Behaviour Realisation – As the world continues to struggle with Covid we are starting to see the financial fallout with businesses closing doors and others undergoing significant cuts to stay afloat. Around us, we see the effects. The front page of New York Times has been showing what life is like with Covid around the world. Those who are still in lockdown and those getting used to wearing face masks as a requirement. For the change practitioner, we need to braces ourselves for the myriad of financial implications in this challenging environment.
As companies start to tighten their belt expenditures is the first to come under fire. Project and initiative investments are naturally reviewed, consolidated, and cut to try and save money. Large companies typically invest millions to billions to execute on their strategy, maintain competitiveness, and improve the business effectiveness. Typical cuts in the project world translate to cutting project funding which means that change practitioners like other project professionals may be in the firing line.
As companies start to focus on the critical operations of the business the frequent question that gets asked is “what is the value of change management?”. “Can we save cost by cutting change management?”. Managers would already have a preconception of the value of change management when making this decision.
The challenge then becomes what is ultimately the ‘proof’ to the value of implementing effective change? Many will argue that it is that employees are more engaged, managers are communicating the right messages, that employees have the right skills, and that they feel that they are ready for the change. However, ultimately, a project has a set of benefits it is targeted to achieve and the question then becomes what ‘proof’ is that the benefits have been achieved.
For a lot of the work that change practitioners are involved in the ‘proof’ is the change in the behaviours from A to B. For example, undertaking different conversations with the customer, operating a different system, selling a new product, reporting on incidents, following the required steps in completing a form, etc. Ultimately the change in the behaviour results in the targeted benefits being achieved whether it is improved customer experience, cost savings, efficiency in operating a system, or generating greater insights through new data.
What are some of the ways to demonstrate that we are setting the course for ultimate behaviour realisation?
Clear identification of core behaviours
To be able to implement behaviour change we need to know what behaviours we are focused on changing. The trick is not to try and come up with an exhaustive list of all the various types of behaviours that need to take place in the end state. Instead, focus on the core behaviours that will make the most differences in achieving the ultimate benefit.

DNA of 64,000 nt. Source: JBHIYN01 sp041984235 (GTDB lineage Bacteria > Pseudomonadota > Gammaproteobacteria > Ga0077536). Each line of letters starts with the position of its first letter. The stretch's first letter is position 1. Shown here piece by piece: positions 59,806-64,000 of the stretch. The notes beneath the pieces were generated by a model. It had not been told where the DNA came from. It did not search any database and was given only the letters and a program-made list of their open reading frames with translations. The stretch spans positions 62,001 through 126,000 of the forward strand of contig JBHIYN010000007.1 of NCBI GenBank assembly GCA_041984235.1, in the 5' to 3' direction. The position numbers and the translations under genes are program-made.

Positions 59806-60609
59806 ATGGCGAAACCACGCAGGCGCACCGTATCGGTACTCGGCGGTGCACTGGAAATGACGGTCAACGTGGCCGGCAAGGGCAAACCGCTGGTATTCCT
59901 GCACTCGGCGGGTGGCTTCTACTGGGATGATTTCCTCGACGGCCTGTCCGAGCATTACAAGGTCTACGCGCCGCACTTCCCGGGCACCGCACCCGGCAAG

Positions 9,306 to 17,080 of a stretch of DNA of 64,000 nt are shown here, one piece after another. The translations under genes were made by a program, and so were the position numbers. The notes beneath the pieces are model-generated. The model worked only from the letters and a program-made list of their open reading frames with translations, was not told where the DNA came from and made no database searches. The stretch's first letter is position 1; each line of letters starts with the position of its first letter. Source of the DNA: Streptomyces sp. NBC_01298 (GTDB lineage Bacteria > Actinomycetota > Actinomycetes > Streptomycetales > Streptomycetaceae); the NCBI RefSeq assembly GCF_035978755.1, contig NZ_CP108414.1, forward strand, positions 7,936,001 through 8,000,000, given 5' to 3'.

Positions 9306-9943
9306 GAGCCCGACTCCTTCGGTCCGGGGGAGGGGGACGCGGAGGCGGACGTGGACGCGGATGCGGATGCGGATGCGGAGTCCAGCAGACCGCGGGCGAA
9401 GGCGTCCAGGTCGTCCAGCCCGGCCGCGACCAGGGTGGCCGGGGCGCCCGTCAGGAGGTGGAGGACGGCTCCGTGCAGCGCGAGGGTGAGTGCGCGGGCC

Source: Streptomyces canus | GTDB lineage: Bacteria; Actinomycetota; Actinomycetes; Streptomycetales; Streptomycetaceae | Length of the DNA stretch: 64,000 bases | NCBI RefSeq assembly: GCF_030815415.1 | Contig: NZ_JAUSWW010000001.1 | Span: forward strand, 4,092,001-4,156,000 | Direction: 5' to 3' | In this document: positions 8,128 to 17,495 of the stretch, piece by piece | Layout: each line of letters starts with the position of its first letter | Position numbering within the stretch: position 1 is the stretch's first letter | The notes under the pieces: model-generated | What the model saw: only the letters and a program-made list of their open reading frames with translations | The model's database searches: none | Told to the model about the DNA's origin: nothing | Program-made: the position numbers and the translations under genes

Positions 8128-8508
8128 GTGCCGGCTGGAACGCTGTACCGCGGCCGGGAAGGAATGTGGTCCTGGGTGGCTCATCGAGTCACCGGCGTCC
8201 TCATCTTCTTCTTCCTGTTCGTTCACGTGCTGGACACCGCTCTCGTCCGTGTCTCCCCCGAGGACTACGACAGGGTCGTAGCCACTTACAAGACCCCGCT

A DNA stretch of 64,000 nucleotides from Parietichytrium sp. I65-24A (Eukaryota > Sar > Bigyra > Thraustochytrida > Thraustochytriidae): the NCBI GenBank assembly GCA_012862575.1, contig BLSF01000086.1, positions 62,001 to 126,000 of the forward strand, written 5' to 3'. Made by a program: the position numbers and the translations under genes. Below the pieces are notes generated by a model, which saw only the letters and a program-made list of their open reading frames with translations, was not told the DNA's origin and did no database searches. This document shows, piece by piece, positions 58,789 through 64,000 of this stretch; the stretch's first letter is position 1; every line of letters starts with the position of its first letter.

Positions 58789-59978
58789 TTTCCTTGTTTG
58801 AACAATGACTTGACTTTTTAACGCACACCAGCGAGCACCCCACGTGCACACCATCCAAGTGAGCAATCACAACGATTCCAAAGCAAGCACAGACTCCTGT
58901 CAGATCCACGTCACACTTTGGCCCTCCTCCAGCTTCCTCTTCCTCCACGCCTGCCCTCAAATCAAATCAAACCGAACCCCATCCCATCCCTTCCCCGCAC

For example, what are the core 2-3 behaviours that leaders need to display in the end state to ensure those insights are captured and utilised to make better business decisions? It could be being confident in interpreting the data and using any system prompts as required, highlighting the insight generated in planning meetings, and using the insight to make better decisions that result in a better outcome for the organisation.
Behaviour realisation need to be measured and as we all know “what get’s measured get’s managed”. Behaviours may be measured based on a survey, observation, system reports, etc.
In order to successfully embed the new behaviour into business-as-usual ongoing tracking is required. Tracking ensures that the status of the behaviour change becomes visible and therefore becomes a goal to be focused on.
Tracking does not need to be cumbersome and overbearing. It could be as simple as incorporating the reporting into an existing weekly team meeting or a monthly planning meeting. It could also be a system-generated report that is sent to managers.
Our ultimate challenge as change practitioners in driving behaviour changes becomes even more crucial during these difficult financial times. We need to constantly demonstrate how our work directly links to benefit realisation. This may require stakeholder education. Are your stakeholders clear in terms of the importance of behaviours in reaching the benefits? Do they understand the design that has been in place to drive impacted groups toward the end state?
To find out more about driving behaviour realisation & change please go to our Ultimate Guide for Behaviour Change.